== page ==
5 Things Everyone Should Know About PTSD
Trauma is something we are all bound to experience at some point in time. Whether it’s due to losing a loved one or going through a horrific accident, trauma exists in all shapes and sizes and can evoke a range of reactions within us. While some of those reactions are subtle, others can be much more serious. It’s possible to experience stress, difficulty paying attention, sleep problems, and a number of other problems as a result. However, if certain symptoms persist for a long period of time, they could lead to a diagnosis of PTSD (Post Traumatic Stress Disorder).
Most people associate PTSD with military combats and shootings. While it is likely for survivors of these events to go through it, the disorder has the ability to affect anyone who has ever been exposed to a traumatic event (s).
When it comes to PTSD treatment, South Florida has a number of facilities to cater to your needs. However, before we get there, here are five things everyone should know about the disorder.
The Duration and Onset Tends to Vary
Most PTSD symptoms are expected if someone has been exposed to a traumatic event, but the onset and duration can differ in every case. For example, some people may experience chronic PTSD (with symptoms for six months or more), while others may have symptoms for a much smaller duration (less than six months).
It’s also possible that people have PTSD, but their symptoms reduce in intensity over time or even go away for a while but come back after watching a triggering movie, for instance. There is no particular way to determine
how or at what time someone may experience the onset of symptoms.
Risk Factors Play a Strong Role
The biggest risk factor for developing PTSD is nonetheless witnessing or experiencing a traumatic event. However, the likelihood of developing it also has to do with certain risk factors. For example, people who have been through the following have a higher risk of developing PTSD.
- Warlike events or combats
- Natural disasters
- Brutal violence
- Child abuse
- Sexual assault
- Medical incidents
- Vehicle accidents
However, the list isn’t limited to the stated events only. As per the NIMH (National Institute of Mental Health), there are also some additional risk factors that include:
- Physical stress after a traumatic event such as an injury or pain
- Not getting enough social support after a trauma
Exposure Therapy is Effective In Some Cases
While reliving the experience can seem counterintuitive, the same can also help people with the disorder learn how to react to triggers and manage their symptoms effectively. However, exposure therapy should only be tried with a qualified and trusted therapist in a safe environment.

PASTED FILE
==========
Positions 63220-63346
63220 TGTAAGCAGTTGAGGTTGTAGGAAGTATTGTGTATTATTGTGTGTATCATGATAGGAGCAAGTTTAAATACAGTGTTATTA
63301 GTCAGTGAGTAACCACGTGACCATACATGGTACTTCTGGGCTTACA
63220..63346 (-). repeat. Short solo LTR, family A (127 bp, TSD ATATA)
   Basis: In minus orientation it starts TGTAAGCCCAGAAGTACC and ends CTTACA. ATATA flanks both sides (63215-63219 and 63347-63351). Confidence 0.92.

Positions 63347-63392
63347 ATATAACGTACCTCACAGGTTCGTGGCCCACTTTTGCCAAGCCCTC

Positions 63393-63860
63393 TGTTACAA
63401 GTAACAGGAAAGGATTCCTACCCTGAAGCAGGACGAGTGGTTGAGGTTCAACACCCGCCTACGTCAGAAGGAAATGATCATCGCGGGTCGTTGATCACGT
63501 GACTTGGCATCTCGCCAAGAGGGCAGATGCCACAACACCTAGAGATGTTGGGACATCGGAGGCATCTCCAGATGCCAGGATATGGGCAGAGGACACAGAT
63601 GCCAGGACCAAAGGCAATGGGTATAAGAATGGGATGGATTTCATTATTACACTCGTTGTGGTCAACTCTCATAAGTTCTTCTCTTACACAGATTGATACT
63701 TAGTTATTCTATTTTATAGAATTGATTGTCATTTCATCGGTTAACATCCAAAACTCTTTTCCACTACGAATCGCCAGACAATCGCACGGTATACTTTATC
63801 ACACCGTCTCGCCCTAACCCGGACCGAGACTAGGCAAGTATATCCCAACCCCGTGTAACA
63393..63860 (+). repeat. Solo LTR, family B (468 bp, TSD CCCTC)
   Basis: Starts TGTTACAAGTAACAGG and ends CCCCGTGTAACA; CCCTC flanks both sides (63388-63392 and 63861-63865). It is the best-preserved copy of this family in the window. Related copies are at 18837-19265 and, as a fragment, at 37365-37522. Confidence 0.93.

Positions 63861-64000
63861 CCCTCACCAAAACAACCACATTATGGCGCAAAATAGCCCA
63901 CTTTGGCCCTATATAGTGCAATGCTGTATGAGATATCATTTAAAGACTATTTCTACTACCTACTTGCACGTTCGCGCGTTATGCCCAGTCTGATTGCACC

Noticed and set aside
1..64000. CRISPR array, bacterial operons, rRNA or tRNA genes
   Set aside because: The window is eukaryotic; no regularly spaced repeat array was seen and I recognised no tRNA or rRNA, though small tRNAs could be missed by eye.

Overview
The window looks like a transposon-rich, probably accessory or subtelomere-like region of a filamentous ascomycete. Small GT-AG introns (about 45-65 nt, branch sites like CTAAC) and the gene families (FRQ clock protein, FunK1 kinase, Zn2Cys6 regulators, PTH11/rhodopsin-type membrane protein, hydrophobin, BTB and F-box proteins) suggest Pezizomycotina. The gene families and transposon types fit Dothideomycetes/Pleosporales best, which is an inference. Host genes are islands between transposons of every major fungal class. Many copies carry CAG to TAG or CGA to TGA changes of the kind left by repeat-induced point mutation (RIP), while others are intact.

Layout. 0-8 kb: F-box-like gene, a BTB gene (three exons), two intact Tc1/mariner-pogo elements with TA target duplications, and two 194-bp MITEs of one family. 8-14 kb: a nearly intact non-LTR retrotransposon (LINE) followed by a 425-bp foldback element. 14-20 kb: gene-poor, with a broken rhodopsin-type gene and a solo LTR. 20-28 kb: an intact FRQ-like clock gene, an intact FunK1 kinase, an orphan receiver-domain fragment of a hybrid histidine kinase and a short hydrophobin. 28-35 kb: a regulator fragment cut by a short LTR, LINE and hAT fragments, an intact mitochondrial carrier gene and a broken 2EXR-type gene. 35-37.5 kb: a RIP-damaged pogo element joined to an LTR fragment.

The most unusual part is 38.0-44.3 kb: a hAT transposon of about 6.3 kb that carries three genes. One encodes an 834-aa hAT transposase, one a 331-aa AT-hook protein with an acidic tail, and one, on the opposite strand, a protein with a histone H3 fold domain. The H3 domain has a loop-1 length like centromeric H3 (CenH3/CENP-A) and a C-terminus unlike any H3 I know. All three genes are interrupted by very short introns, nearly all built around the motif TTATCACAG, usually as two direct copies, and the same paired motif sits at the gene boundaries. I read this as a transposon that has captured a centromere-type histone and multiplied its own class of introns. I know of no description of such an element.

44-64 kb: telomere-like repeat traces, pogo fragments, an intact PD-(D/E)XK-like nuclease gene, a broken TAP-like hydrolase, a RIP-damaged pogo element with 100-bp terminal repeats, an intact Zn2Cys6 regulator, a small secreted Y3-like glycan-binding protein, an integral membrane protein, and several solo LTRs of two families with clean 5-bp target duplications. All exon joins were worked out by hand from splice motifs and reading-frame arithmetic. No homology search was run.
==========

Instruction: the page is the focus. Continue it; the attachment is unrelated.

The procedure consists of the therapist subtly guiding you to go back to the traumatic incident in your mind. Using their assistance further, you can reduce your fear by changing the way you think about that experience.
Flashbacks Aren’t Experienced the Same Way.
Flashbacks are commonly associated with Post-Traumatic Stress Disorder, but it is possible for some people to not experience them at all. Some flashbacks tend to be very vivid, taking you back to the event just the way it happened, and there could be triggers involved such as visions, smell, and sound. However, other times, people may only have the memory of a traumatic incident without any extreme flashbacks.
Children Can Also Develop PTSD
There’s no age limit when it comes to experiencing the effects of trauma at some point in time. It’s often assumed that only adults develop the disorder due to something that may have happened to them during childhood, but that’s not the case. Unfortunately, children can also suffer from PTSD as a result of several events such as abuse or neglect. The higher the severity of the trauma, the greater the chances of developing PTSD.
The Final Call
In the end, it’s important to understand that you don’t necessarily have to be a first-hand victim of trauma to develop PTSD. You can also have it if someone close to you had suffered an extreme event or had died as a result. However, the earlier you intervene and get treated, the better it is.
The hardest part about dealing with PTSD is feeling that you’re alone in it with very limited options. However, that’s not the case. The highly knowledgeable and professional staff at the Sands Treatment Center, South Florida, knows what it takes to help you lead a healthier life. Call them today at (844)200-2509 for a consultation.